Monday, October 22, 2012

The Walls Around Us: a tragedy in two parts

Part 1.

I was bicycling home by myself.  I was on the long straight piece where I can see up the road ahead and, in my rear view mirror, the road behind.  I have a bike lane.  The cars travel fast here but I don't feel unsafe as they have their two or three lanes and I have my skinny little ghetto filled with flat animals and broken glass.

Anyone who bicycles in traffic develops a strong sense of when something is wrong (sociopath at 2 o'clock, evasive maneuvers, cap'n!)  and I am no exception which is how I came to be simultaneously pedaling and trying to figure out what was happening behind me about a half mile back.

It was...a motorcycle.  In the bicycle lane.  Travelling at speed.  It was not a motorcycle darting in and out of the bicycle lane with a warm disregard for anyone's safety, it was a full on "this is the best way to go" motorcycle heading up the bicycle lane scattering bicyclists of all kinds to either side.  The pretties staggered onto the sidewalk, heaving their teal cruisers after themselves.  The roadies forced themselves into traffic.  The elderly Mary Poppin bicyclists stopped and huddled by the curb.  The hipsters stopped and waited for the storm to pass.

Meanwhile the motorcycle accelerated past all the cars on it's left and up the bicycle lane and now it was my turn to make a decision.  I ended up with a sick rabbit thing where I kept pedaling but huddled against the curb, my skinny tires bouncing along the gravel and assorted road junk until the motorcyclist blew by and I got myself back on the steady.

Then of course we are all at a red light together as that's the way this game always goes.  Some asshole nearly kills a bunch of people and we all meet at the next red light.  I notice that the motorcyclist has Colorado license plates.  I memorize the number because I'm good at stupid pet tricks that involve remembering strings of letters and numbers.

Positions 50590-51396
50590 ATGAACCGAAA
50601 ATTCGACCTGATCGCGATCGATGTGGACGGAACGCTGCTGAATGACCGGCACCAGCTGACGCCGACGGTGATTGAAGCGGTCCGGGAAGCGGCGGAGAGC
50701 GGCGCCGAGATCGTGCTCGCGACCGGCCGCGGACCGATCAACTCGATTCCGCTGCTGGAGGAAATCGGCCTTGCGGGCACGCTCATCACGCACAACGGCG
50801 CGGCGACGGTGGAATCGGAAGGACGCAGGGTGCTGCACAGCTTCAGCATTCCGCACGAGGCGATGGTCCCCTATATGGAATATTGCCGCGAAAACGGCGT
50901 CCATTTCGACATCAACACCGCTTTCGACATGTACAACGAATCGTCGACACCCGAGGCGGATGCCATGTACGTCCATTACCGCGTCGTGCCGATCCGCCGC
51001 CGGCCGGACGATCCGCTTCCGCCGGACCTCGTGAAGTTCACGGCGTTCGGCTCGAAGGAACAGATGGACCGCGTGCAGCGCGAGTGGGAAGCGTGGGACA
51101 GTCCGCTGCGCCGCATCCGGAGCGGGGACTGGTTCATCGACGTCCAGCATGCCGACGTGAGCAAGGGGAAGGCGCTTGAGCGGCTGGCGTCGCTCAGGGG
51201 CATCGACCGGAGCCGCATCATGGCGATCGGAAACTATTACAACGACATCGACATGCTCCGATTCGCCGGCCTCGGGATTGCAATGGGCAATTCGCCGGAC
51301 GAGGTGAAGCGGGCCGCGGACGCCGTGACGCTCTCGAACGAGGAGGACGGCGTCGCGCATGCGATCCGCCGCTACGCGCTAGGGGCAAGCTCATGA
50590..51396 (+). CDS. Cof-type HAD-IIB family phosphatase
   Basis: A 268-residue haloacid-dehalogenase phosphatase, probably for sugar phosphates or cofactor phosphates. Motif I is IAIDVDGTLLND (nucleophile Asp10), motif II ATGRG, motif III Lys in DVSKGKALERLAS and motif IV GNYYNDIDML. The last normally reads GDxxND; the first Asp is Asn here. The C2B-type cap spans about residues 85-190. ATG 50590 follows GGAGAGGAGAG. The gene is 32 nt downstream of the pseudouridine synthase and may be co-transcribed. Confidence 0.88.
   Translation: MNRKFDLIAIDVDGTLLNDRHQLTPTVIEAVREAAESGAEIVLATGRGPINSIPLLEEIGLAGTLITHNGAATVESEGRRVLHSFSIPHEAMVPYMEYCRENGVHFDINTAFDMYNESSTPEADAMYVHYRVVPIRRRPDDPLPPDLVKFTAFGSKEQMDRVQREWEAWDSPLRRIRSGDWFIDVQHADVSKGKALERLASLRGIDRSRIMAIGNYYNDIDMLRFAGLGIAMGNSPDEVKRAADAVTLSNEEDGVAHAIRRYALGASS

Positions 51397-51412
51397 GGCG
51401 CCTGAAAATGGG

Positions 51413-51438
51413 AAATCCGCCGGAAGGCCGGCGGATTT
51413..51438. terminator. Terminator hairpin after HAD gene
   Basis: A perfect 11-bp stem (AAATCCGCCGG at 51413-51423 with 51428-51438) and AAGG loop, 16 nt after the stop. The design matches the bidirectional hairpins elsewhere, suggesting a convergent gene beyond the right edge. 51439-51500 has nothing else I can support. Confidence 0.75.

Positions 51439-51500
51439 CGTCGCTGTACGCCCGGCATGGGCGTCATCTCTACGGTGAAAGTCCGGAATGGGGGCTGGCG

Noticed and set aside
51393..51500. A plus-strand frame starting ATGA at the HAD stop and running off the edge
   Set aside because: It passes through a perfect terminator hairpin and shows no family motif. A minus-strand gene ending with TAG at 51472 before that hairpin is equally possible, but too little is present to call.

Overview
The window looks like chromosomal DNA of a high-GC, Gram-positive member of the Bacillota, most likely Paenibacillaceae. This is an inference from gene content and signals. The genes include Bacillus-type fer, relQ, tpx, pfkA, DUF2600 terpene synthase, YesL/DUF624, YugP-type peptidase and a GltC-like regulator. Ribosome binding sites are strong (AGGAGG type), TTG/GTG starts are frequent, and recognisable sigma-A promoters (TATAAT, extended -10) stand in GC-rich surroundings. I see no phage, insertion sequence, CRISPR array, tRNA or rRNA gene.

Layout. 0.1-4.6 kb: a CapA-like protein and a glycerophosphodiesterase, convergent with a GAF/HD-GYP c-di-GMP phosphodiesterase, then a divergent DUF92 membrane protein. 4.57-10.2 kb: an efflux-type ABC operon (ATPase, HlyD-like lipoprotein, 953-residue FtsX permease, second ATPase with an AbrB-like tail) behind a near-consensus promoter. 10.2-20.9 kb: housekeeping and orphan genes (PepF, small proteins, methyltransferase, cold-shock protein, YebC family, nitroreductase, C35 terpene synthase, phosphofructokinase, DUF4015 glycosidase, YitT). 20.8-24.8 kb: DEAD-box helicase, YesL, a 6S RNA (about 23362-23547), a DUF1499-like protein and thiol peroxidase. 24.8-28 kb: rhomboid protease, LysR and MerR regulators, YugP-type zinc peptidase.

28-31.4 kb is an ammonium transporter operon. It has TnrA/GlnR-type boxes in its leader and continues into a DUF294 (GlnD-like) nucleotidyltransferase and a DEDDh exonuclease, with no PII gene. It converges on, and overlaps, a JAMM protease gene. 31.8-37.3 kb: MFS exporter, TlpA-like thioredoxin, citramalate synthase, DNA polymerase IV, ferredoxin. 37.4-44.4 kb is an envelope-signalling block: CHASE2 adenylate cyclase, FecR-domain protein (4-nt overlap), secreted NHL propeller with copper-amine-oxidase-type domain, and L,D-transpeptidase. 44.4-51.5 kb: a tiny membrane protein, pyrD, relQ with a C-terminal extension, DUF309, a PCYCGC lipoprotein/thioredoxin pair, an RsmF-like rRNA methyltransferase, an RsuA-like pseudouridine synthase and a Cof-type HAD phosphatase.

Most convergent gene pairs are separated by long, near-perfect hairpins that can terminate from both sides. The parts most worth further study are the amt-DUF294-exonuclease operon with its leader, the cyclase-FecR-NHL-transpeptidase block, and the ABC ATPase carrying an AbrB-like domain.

Me:  Hey.  You.
Motorcyclist:  [turns towards me]
Me:  Go back to Colorado.

The motorcyclist takes off when the light turns green, moving in front of the other cars until he encounters traffic and then going to his fallback position of travelling in the bicycle lane.  I think about how much I dislike motorcycles.  I think about how loud they are.  I think about how it scares me when they force their way past and I think about how being hit by a motorcyclist would be a lot like being hit by a car.  I think about how I hate it when people equate bicycles and motorcycles as if they were basically the same animal - they're not.

After awhile I think also about how it is always the worst of a tribe that draw attention.  The average motorcyclist doesn't come onto a person's radar like the guy who rides his ugly pig of a machine up the bicycle lane.  The only memorable bicyclist is the one who goes through a red light while a bevy of fat SUVs watch in frustration.  I finish by thinking that vehicles that speed are scary and that if cars pretty much always speed that goes about quadruple for motorcycles.

At least a week goes by during which I am sure that there is no common ground for me between bicycles and motorcycles.  Then I get a message about an accident and I am forced to see things differently.

Friday, October 12, 2012

One day "I didn't see you" will not be an acceptable legal defense.

My youngest (eight years) rides her bicycle to school every day.  This has the usual effect of making me very happy and very terrified at the same time.